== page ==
• Management of specific, subject-oriented collections

Here are some extremely interesting findings of the study:

  • 40% of potential special library users enlist the help of librarians.
  • 56% of librarian-patron interactions are electronic, 27% are face-to-face, and 11% are by phone
  • Funding for floorspace, expenditures, and staffing have all fallen within the last three years
  • Librarians are 3.3 times faster than their users when undertaking the following tasks: performing research, reviewing literature, delivering documents, and other reference tasks

The study aimed to quantify the time saved by library users, and the value of “out of pocket” expenses saved via librarian resources. The methodology was to conduct in-depth case studies among Australia’s estimated 2200 special libraries; 11% of libraries responded to the study’s survey, and another 4% of libraries responded to the study’s questions about costs and benefits.

Much credit must be given to the Australian Library and Information Association (ALIA), Health Libraries Inc (HLInc), ALIA Health Libraries Australia (HLA), and the Australian Law Librarians’ Association (ALLA) for collaborating on administering and funding this project. This information is a giant boon to the industry, and extremely beneficial for budgetary negotiations, salary negotiations, and internal marketing and promotion of the library. Seeing results like this really makes me excited about anticipating what the AALL ROI project will find, as previously written about on this site.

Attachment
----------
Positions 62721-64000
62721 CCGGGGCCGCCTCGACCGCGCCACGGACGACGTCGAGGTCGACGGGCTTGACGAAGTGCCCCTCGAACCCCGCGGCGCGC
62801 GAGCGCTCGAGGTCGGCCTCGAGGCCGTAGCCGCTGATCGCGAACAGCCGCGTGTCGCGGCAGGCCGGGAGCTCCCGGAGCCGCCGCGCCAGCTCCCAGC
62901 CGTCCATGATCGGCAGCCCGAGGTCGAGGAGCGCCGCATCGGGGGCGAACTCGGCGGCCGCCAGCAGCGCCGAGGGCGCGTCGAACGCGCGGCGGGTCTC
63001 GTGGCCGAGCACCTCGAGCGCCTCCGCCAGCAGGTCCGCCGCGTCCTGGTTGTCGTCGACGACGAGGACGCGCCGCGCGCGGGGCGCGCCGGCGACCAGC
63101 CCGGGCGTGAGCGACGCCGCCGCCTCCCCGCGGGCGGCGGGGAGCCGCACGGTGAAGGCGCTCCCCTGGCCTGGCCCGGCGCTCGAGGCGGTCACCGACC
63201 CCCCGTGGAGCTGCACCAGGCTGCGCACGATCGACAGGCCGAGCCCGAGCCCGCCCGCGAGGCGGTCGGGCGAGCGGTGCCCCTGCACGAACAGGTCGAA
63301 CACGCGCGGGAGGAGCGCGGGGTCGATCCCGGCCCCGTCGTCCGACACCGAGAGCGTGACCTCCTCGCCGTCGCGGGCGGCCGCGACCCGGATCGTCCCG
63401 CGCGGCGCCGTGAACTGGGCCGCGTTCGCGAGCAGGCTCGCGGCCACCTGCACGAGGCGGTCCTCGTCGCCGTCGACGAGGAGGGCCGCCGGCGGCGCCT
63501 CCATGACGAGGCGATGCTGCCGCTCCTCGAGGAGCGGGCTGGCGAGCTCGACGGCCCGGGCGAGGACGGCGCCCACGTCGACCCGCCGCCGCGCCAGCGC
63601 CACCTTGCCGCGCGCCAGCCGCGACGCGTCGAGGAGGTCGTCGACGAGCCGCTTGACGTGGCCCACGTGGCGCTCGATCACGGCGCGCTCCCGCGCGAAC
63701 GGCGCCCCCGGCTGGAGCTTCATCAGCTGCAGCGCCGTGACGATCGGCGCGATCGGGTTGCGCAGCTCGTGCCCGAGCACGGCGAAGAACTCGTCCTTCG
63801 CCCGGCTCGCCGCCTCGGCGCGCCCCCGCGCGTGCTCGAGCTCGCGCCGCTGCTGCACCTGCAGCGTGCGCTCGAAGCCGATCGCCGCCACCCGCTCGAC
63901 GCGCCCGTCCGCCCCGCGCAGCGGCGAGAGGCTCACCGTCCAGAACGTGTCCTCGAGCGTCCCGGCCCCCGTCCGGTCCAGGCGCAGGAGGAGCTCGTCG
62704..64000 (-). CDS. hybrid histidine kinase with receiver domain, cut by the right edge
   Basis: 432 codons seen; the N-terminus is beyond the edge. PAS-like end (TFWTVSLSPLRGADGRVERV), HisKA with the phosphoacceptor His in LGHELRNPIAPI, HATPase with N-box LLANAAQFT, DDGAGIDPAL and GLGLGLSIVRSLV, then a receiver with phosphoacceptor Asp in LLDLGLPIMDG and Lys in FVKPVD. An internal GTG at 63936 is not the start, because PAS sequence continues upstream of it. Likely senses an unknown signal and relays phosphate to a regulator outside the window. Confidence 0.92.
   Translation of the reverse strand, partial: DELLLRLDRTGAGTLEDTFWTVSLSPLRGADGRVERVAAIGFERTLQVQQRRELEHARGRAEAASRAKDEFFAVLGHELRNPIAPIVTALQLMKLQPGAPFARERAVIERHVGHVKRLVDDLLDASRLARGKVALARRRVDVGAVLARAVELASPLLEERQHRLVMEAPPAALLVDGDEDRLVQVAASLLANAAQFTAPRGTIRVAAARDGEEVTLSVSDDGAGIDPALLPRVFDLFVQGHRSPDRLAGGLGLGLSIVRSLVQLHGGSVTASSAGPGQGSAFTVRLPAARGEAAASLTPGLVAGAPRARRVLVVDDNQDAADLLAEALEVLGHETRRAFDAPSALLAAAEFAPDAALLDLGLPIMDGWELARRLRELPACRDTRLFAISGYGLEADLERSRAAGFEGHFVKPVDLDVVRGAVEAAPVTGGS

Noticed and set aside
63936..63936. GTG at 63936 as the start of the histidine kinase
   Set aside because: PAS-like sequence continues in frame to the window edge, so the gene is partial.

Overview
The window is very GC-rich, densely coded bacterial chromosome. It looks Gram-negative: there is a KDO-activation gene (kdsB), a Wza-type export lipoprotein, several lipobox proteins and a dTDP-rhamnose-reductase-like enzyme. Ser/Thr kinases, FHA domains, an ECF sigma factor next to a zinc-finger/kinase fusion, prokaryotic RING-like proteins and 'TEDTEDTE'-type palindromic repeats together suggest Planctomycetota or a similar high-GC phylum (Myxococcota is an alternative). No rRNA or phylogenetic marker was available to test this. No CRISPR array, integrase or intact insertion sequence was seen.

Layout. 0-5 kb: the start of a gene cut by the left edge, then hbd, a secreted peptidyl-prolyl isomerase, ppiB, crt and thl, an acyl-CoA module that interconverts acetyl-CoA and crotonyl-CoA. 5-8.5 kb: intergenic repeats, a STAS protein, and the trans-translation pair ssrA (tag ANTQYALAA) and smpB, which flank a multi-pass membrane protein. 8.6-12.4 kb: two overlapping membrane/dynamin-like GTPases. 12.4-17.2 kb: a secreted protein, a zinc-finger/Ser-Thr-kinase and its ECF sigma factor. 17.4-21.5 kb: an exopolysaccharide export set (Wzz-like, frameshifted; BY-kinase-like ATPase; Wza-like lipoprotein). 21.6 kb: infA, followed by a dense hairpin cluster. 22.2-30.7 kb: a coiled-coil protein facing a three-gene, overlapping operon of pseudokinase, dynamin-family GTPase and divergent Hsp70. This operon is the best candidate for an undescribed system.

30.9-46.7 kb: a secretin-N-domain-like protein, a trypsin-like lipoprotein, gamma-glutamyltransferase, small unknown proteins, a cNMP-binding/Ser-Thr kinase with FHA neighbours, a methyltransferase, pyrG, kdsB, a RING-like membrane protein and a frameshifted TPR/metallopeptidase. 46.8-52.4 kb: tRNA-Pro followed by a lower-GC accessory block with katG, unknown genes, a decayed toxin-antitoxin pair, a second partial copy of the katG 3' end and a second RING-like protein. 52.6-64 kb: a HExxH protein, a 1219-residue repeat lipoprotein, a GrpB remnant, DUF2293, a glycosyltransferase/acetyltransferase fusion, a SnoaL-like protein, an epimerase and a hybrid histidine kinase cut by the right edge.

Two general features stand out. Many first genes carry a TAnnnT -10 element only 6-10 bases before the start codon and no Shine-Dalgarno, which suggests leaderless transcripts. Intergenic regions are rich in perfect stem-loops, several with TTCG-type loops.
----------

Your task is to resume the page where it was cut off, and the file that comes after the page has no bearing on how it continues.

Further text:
Academic, County, and Law Firm Librarians: Three Sides of the Same Coin

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Early on in Graduate School, I remember my Professional Adviser taking the time to sit me down and talk about the various career paths law librarians could embark on. Honestly, I was really only familiar with the law school’s library, using its vast, comfortable reading room as my command station to hammer out papers about information sources and using technologies to meet patron needs. Admittedly, I was confused and befuddled when my Adviser stated, beyond academic law librarians, there are also private law librarians and government law librarians. Prior to this, I had no idea law firms employed librarians—little did I know this was where the future me would thankfully find gainful employment. So, even as a future law firm librarian, I was certainly oblivious to the fact the law librarian profession is comprised of three large classes of professionals: academic, government, and private. Continue reading